I always value the investigative work and reporting on this site, and today’s article about extreme weather in the 1950s is an excellent example of that work.

    However, I think this article concentrates on probably the best area to highlight. Too many people are too convinced about so called “man made climate change” ever to change their minds, even when confronted with excellent evidence about the history of climate change and the lack of statistically significant warming for almost 2 decades. They will always find ways of “explaining” it all away and reiterating their views – just like any religion.

    But emphasising the undeniable costs (both in cash terms and to jobs – see e.g. the article about Tata Steel being paid to reduce its energy requirements and the job losses proposed there) of “sustainable” energy might – just might – register with a few of the committed. Thank goodness the Tories have woken up to it, anyway.

  5. July 18, 2015 7:47 am

    “The Greek debt crisis,
    The first one we’ve seen
    That was helped on by an economy
    Converting to green;
    With renewable energy
    They tried to impress,
    But all it generated
    Was a financial mess…..”

  6. July 18, 2015 7:48 am

    \\The world’s largest ever single shipment of biomass has arrived at Immingham Docks after journeying from British Colombia.

    It landed at the Humber International Terminal (HIT) at the Port of Immingham ready for onward transit to Drax power station at Selby, North Yorkshire.//
    Read more:

    Drax must be using West coast Liverpool and east Coast Immingham ports

  7. A C Osborn permalink
    July 18, 2015 10:08 am

    If Swansea got the go ahead to build the Lagoon, then the AM at Cardiff would have to have a bigger, better one, that is the way they are.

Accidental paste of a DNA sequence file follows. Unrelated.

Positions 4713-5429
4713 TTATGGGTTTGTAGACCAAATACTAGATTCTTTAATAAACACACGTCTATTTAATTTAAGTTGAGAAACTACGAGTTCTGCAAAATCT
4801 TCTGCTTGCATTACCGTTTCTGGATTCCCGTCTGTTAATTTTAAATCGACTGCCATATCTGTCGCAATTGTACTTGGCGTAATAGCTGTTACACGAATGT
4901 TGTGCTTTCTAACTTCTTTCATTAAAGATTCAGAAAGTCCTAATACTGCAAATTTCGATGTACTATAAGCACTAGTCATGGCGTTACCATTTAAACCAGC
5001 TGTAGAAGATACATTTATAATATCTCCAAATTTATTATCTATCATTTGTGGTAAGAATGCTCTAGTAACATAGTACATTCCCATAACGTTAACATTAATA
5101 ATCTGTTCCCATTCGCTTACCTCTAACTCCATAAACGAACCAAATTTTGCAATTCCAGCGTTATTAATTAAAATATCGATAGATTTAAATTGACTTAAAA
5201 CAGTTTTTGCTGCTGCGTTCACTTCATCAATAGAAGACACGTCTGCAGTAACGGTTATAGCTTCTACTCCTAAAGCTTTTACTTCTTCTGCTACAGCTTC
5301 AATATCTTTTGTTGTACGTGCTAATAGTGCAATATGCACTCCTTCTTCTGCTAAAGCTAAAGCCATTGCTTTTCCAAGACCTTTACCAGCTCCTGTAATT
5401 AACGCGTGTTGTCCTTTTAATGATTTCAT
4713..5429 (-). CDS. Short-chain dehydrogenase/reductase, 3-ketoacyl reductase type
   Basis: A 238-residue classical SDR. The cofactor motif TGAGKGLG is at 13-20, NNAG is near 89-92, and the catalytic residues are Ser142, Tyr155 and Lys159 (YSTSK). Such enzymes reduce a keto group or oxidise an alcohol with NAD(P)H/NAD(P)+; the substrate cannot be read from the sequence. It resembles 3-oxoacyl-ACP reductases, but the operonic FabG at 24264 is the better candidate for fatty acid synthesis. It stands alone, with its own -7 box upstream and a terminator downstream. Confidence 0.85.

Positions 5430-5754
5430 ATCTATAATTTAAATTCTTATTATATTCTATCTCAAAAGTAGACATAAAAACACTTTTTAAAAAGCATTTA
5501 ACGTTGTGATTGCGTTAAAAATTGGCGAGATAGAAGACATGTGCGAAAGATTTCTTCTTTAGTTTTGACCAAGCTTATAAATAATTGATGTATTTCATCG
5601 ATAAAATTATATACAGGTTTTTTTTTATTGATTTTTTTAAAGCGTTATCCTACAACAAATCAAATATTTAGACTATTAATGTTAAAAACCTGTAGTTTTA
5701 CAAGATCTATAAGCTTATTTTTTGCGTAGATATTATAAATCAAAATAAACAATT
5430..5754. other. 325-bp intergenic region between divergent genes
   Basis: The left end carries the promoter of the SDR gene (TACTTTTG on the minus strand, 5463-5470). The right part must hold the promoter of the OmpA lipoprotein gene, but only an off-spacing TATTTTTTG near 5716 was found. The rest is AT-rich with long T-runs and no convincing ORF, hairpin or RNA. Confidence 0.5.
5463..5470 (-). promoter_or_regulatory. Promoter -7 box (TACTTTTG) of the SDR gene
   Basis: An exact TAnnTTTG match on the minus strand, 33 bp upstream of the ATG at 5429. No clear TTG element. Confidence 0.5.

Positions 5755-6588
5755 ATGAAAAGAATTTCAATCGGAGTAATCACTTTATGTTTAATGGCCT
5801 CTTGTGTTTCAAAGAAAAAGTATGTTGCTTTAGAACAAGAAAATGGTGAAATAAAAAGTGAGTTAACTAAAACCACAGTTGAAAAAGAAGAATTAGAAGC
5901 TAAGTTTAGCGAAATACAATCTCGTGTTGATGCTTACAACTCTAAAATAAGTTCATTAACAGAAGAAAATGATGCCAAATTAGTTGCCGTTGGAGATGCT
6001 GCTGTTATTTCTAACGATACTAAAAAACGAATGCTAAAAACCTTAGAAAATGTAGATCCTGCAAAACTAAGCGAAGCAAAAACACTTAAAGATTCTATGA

The cost would not matter as it is only Tax Payers money, they would just cut spending in the rest of Wales.

  8. Bloke down the pub permalink
    July 18, 2015 10:57 am

    With control of the Dept of Climate Change handed over to first the criminal Huhne, and subsequently the incompetent Davey.

    That’s unfair, Huhne may have been a criminal, but he was incompetent too.

  9. July 24, 2015 5:46 pm

    Decarbonization is turning out so expensive due to climate campaigners mixed motives. They talked about reducing carbon emissions but their real goal was expanding renewable energy. That’s why they came up with renewable obligations. One single regulation: “fee and dividend” is all that’s needed for maximum decarbonization while raising prices the least. Climate campaigners never considered F&D because it puts nuclear power on an equal footing with renewables.

  10. September 29, 2015 9:11 pm

    Tip of the iceberg on where this is all going

    From the FT

    “The governor of the Bank of England has thrown down the gauntlet to the fossil fuel industry with a blunt warning that investors face “potentially huge” losses from climate change action that could make vast reserves of oil, coal and gas “literally unburnable”.